The conversation about accountability for care is well underway, and there is no turning back now. The road ahead for dedicated people in the clinic includes real uncertainty regarding how to deliver on this new promise of accountability from care coordination to capitated payments. But that road also represents the path of building the legacy of the clinic from the reputation in the community to the entity value if it were to change ownership.
It’s why being social as a clinic with a fully engaged staff is so important in the culture of care. Because the reputation does hinge on the physicians, but it is also influenced by everyone else on staff as well. For many in the clinic this idea of being social is just as much of a challenge between clinical and clerical staff as it is between those same people and patients. Too often the patient experience is defined by the need to fix a problem. So the interaction from scheduling the appointment to checking out following the examination is this routinized series of fragmented sound bite conversations.
The accountability for care does include being social and it must include a personalized dialogue between each patient and the clinic staff. It’s a big step from the “pay-for-the-transaction-to-address-my-latest-problem” experience that we’ve all become familiar with through generations of families. It is this unfortunate culture that has many in the clinic doing what a wise statistician once expressed to me as “checking your brain at the door.” What he meant was that too often people are so focused on the data that they fail to recognize the influence of human factors and individual differences of people.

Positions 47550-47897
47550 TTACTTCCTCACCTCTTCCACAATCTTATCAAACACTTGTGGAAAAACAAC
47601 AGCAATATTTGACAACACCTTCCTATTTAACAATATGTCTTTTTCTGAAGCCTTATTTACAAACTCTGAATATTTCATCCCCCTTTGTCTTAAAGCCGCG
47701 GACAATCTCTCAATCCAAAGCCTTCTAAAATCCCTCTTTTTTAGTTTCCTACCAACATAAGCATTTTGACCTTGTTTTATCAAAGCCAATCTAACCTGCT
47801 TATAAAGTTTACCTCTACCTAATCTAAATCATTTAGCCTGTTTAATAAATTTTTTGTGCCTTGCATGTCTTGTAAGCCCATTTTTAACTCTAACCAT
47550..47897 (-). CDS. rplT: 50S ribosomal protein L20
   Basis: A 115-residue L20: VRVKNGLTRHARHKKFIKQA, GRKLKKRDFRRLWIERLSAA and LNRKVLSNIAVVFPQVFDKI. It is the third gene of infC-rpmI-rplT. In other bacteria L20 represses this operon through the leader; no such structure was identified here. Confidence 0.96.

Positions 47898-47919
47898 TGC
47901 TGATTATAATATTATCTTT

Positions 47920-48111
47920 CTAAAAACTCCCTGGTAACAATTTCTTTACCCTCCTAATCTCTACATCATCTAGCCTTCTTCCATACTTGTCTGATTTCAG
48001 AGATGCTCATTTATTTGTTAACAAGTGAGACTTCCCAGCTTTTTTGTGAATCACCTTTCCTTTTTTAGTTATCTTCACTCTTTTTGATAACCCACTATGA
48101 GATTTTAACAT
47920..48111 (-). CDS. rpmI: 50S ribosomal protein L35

Take the example of the receptionist who views each person as an appointment, insurance plan and a copayment. That information represents the data that she is too focused on as she overlooks the opportunity of the personal interaction with each patient. It can also carry through to the exam area where the physician views the patient in terms of the History of Present Illness (HPI) and one of a certain number of patients per hour in productivity. It’s important for everyone to reconcile the true expectations for the patient experience in the clinic in terms of appropriate interactions based upon knowledge, skills and training.
The reputation of the clinic has for so long been driven by the word of mouth reputation of patients. It still matters today even with our new levels of online or “virtual” interactions with social media. But being social is the foundation for any of these interactions, whether in-person or online. It matters because without the shared perspective of the importance of each interaction with every patient, it’s easy to fall into the trap of just issuing directives and broadcasting from your given role with that patient data in the clinic. So don’t check your brain at the door, bring it with you to all of those interactions because accountability for care is much more than just the patient’s data.